thoughtful, emotionally fleet and powerfully recorded
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Charles KOECHLIN (1867-1950) Chamber Music
rec. 1980-2009 SWR MUSIC SWR19047CD [7 CDs: 509:04]
I've only come to Koechlin's music in the last couple of years, so this recently released 7 CD set of his chamber works has introduced me to much music I've never heard before. There's a companion 7 CD set of his orchestral music which I look forward to hearing in the not-too-distant future. The sets have been released to mark the 150th anniversary of the composer's birth in 1867. For the chamber music box, SWR Music have recycled material from their back catalogue with, if I'm not mistaken, the occasional newcomer like the Sonata for flute and piano, Op. 52.
Charles Koechlin was born in Paris, and it was the original intention of his family that he should become an engineer. He enrolled at the École Polytechnique in 1887, but he became stricken with tuberculosis and spent six months recuperating in Algeria. This set him back and he graduated with only mediocre grades. Every cloud has a silver lining and he finally got his way to study music, entering the Paris Conservatoire in 1890. He was in good company – his fellow students included George Enescu, Reynaldo Hahn and Florent Schmitt. In 1896 he had further tuition from Gabriel Fauré, who was to become a significant influence. I was interested to discover that Koechlin wrote Fauré's first biography in 1927. His studies completed, he embarked on a career as a freelance composer and teacher. Other strings to his bow included work as a critic for the Chronique des Arts, co-founder of the Société musicale indépendante, a fervent supporter of the International Society for Contemporary Music, of which he became President of its French section, and President of the Fédération Musicale Populaire. After World War 1 his financial circumstances took something of a nosedive and he was forced to take work lecturing and teaching. He died aged 83 at his country home in the South of France in 1950.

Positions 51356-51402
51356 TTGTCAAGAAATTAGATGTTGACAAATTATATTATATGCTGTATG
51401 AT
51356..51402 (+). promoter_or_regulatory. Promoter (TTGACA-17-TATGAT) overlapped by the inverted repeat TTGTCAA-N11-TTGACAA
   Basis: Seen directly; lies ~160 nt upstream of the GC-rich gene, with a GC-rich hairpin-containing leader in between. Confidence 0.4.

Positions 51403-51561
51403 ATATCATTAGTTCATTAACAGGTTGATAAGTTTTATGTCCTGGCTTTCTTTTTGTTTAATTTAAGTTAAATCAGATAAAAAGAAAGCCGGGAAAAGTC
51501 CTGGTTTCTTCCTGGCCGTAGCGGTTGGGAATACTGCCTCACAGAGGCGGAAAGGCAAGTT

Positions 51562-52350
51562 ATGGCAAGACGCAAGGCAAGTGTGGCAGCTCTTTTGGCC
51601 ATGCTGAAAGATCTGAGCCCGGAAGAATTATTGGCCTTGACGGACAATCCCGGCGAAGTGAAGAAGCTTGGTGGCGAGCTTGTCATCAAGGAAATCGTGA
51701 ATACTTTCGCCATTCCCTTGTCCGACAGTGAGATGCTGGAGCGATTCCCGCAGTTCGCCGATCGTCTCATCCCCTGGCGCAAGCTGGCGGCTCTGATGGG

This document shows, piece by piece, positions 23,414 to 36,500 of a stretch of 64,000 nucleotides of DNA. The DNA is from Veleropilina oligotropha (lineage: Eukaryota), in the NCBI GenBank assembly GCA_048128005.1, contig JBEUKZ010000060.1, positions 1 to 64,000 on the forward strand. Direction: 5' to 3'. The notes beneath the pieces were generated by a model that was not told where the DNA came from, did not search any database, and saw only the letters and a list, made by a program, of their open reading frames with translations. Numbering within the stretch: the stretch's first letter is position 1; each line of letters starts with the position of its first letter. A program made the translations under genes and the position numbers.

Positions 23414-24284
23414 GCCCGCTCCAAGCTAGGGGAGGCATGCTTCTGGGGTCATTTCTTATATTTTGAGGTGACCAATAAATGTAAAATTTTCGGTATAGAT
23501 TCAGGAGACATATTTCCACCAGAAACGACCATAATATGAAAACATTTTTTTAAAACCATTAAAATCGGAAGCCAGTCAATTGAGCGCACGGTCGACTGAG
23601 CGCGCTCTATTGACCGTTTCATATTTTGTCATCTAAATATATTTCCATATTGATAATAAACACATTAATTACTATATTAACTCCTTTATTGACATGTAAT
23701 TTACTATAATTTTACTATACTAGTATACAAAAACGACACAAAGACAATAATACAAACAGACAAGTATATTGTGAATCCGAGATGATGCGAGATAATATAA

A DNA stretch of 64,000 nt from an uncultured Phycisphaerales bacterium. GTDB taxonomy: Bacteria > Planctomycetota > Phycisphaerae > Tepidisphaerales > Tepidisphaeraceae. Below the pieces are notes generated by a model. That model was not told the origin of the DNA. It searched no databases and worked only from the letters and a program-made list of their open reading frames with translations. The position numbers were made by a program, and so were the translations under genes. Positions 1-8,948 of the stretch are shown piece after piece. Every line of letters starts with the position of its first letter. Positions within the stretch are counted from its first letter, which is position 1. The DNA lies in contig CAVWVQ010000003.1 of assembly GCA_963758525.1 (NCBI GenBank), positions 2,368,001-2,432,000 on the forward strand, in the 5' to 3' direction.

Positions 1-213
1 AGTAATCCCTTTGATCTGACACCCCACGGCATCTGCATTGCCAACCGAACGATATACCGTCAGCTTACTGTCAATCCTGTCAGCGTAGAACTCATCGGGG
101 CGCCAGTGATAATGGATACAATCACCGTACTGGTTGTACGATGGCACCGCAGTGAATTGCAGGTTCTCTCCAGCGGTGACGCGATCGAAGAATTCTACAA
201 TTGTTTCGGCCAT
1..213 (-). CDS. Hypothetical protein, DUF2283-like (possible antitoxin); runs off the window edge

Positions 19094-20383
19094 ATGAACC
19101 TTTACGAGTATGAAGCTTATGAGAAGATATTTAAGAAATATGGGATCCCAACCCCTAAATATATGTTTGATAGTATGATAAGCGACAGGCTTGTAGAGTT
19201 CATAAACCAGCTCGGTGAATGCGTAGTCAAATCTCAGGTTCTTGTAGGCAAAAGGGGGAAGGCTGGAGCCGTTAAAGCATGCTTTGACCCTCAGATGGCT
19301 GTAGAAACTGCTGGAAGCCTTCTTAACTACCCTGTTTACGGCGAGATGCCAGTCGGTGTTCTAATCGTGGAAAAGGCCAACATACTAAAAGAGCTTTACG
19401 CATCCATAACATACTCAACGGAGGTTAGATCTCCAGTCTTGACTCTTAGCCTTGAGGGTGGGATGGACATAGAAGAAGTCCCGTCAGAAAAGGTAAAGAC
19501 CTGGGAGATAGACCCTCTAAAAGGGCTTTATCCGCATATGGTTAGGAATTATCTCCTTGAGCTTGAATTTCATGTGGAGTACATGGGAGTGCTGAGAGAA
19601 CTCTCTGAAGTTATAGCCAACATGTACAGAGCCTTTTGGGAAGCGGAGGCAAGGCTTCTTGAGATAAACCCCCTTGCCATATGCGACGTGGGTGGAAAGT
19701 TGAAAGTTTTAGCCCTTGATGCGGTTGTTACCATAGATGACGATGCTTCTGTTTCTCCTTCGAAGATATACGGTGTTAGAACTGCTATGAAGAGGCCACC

Although limited in his proficiency, Koechlin played the oboe, horn and piano and had a working knowledge of other instruments. He was immensely gifted in the art of instrumentation and I was struck by the myriad shades of colour and nuance his music evinces. There's every hue from deepest dark to blazing sun. He was also very prolific, as the size of his compositional output, well in excess of 200 opus numbers, bears testimony. He drew upon numerous inspirations, especially art and literature, but also such diverse art forms as films – he was a bit of a movie buff. Koechlin was captivated by the beauty of Lilian Harvey (1906-68), a British-born actress and singer, and she became the influence behind Le Portrait de Daisy Hamilton on CD 3. I also detect oriental and folk influences in some of his music.
At the start of my journey through this set, I was amazed by the variety of instrumentation Koechlin employs. The clarinet is the focus of the first CD, and Dirk Altmann's expressive playing and warm, radiant tone are compelling. He's also extremely sensitive to dynamic range. The two Clarinet Sonatas of 1923 set the seal on a group of nine solo sonatas the composer began back in 1911. Both are cast in three movements with animated outer movements framing more considered slow ones. I was particularly taken by the Monodies for solo clarinet from 1948. I had never heard them before, and sadly we're only offered a selection. Though solo pieces, they offer the listener a diverse range of attractive rhythms. “La mer aux bruits innombrables,” stunningly articulated, has to be my favourite. Les confidences d’un joueur de clarinette is fascinating for its diversity. It consists of ten vignettes scored for various combinations, including horn, viola and solo clarinet.